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    EthanHunter is offline Permanently Banned 510 points
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    Hypercalcemia has short QT interval on EKG?

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    condition that cause hypercalcemia states like hyperPTH would cause short QT. Do u guys know why? I am not sure how to explain it using electrolytes. My thinking is hyperca causing phase 2 on the ventricular action potential to be longer due ca influx, but i dont know why it would cause shorten QT(mechanical contraction of the ventricle). Maybe because Ca influx cardiomyoctes causing contraction. My problem is i thought hyperCa would make cell less likely to depolarize according to Dr. *******-Pass Program-yet it cause short QT. Can someone explain the connection to me? Thank U.

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    IMG SURVIVOR is offline Moderator 536 points
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    Have in mind Im sleepy
    Tachycardia= short PR segment

    When the heart goes faster the PR segment gets smaller and it gets little time to fill up in Diastole.

    IMG going to
    Moderator: USMLE AND Residency Forums.

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    why even bother with the obvious. Just know where you are need it and where you can help the most.

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    Dr. X's Avatar
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    short QT interval signifies shorter ventricle depolarization and repolarization time. so you know that the heart is beating faster as there is an increase in contractility (ionotropy).

    contractility is based on intracellular ca concentration. After an upstroke by Na+ (inward current), the calcium comes in at phase2 (inward current). Remember that the calcium that comes in is bit more than the usual in hypercalcemia. Inward ca+ causes the release of ca+ from the SER, the famous ca+ induced ca+ release. Whether it be increased heart rate or sympathethic stimulation of the B1 receptor, more calcium causes an increase in contractility, aka positive ionotropism.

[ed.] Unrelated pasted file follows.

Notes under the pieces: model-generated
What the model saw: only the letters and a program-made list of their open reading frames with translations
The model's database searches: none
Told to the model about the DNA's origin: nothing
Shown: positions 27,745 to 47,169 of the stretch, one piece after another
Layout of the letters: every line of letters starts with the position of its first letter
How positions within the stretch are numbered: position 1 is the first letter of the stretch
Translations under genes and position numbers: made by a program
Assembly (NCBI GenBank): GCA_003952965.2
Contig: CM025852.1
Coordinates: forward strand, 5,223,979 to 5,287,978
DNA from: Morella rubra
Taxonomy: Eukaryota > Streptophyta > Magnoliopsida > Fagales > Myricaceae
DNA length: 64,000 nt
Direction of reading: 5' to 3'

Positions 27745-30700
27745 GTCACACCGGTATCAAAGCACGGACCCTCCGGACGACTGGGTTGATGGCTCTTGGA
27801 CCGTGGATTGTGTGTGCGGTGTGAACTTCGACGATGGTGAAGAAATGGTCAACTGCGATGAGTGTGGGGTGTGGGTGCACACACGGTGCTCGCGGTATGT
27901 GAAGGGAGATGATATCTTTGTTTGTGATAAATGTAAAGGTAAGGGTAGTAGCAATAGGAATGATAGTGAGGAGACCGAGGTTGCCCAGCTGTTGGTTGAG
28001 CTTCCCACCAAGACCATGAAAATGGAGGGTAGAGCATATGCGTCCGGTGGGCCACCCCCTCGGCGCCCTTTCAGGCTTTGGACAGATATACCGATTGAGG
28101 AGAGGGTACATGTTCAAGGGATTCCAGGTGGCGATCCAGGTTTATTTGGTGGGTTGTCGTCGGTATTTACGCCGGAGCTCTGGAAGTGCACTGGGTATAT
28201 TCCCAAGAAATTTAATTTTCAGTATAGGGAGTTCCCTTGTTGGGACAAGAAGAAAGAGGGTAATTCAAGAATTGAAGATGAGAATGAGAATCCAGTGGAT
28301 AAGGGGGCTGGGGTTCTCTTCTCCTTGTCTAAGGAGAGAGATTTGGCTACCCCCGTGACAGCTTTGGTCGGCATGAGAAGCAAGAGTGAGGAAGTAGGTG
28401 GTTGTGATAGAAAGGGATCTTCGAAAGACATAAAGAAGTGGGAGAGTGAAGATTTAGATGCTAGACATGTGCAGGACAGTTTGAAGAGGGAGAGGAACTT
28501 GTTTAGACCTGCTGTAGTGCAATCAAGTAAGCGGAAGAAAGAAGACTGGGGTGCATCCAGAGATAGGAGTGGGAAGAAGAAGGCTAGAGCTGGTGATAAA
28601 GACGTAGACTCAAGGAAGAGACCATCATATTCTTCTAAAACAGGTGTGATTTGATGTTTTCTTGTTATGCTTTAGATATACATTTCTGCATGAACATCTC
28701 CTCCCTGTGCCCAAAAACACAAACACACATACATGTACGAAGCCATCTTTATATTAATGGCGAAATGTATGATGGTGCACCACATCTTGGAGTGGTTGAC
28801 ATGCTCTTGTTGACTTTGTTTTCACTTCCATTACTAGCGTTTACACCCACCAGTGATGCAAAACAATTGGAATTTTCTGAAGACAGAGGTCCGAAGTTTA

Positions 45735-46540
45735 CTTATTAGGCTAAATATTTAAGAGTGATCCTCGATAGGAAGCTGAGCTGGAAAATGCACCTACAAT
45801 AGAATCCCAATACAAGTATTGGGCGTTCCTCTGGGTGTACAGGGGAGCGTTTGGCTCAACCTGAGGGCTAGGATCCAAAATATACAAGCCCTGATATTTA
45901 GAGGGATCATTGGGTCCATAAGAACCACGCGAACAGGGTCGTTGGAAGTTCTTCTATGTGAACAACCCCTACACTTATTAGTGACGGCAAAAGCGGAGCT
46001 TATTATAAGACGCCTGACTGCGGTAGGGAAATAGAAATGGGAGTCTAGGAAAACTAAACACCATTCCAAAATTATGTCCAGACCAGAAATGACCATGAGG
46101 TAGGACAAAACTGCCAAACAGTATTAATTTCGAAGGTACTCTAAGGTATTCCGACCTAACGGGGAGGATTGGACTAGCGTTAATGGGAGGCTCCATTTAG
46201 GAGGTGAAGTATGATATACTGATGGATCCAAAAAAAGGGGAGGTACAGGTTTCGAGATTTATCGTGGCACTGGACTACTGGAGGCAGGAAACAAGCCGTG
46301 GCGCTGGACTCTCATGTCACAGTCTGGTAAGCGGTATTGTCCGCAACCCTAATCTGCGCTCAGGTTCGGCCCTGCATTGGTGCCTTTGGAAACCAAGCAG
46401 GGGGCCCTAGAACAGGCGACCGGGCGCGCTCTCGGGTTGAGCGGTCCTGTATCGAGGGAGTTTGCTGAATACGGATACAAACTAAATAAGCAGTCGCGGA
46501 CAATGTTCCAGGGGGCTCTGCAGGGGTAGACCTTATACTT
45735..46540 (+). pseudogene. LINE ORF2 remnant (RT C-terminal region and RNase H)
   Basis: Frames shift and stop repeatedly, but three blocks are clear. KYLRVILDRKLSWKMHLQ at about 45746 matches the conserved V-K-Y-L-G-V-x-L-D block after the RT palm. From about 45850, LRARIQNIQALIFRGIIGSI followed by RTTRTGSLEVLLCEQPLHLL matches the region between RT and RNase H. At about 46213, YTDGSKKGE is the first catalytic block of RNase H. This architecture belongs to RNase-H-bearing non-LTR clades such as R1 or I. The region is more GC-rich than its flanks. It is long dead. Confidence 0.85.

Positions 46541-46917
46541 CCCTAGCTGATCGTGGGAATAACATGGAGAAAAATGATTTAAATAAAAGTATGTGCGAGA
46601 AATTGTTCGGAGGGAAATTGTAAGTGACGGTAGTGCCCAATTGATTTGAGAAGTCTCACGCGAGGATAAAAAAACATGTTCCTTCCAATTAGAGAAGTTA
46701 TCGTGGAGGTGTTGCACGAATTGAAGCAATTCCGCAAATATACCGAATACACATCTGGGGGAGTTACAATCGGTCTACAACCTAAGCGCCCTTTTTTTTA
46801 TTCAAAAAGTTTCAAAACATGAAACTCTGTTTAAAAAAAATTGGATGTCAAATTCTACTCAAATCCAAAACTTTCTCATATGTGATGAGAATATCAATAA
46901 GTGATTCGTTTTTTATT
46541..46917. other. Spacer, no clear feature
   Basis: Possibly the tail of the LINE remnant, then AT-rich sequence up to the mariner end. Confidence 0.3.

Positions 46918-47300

In short, hypercalcemia causes an increase in contractility (you also see increased heart rate), which would show as shorter QT interval. your original thought seems right.

    In terms of depolarization, its better to keep your mind on Na than Ca, on ventricular action potential (at phase 0) or even when you are looking at SA node or AV node (at phase 4) where upstroke is by ca.

    some quickies:
    QT interval - controlled by heart rate.
    PR interval - controlled by conduction velocity.

    Increase in one means decrease in the other.
    eg. increase in HR means decreae in QT interval.
    SJSM.

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    EthanHunter is offline Permanently Banned 510 points
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    i know that phase 0 is ventricular depolarization using Na fast channel, which give the QRS complex on EKG, and SA/AV node only deplarize by CA slow channel P-wave on EKG. Ca influx trigger the actin/myosin contraction complex. But HyperCa causing less depolarize states in ventricle which seen to me would effect the QRS complex-widen and shorten it- instead of QT segment. Do u guys think Ca influx using Na/Ca channel? Ie Ca comes in and Na come out? Thanks for ur post it helps me clear up some issues.

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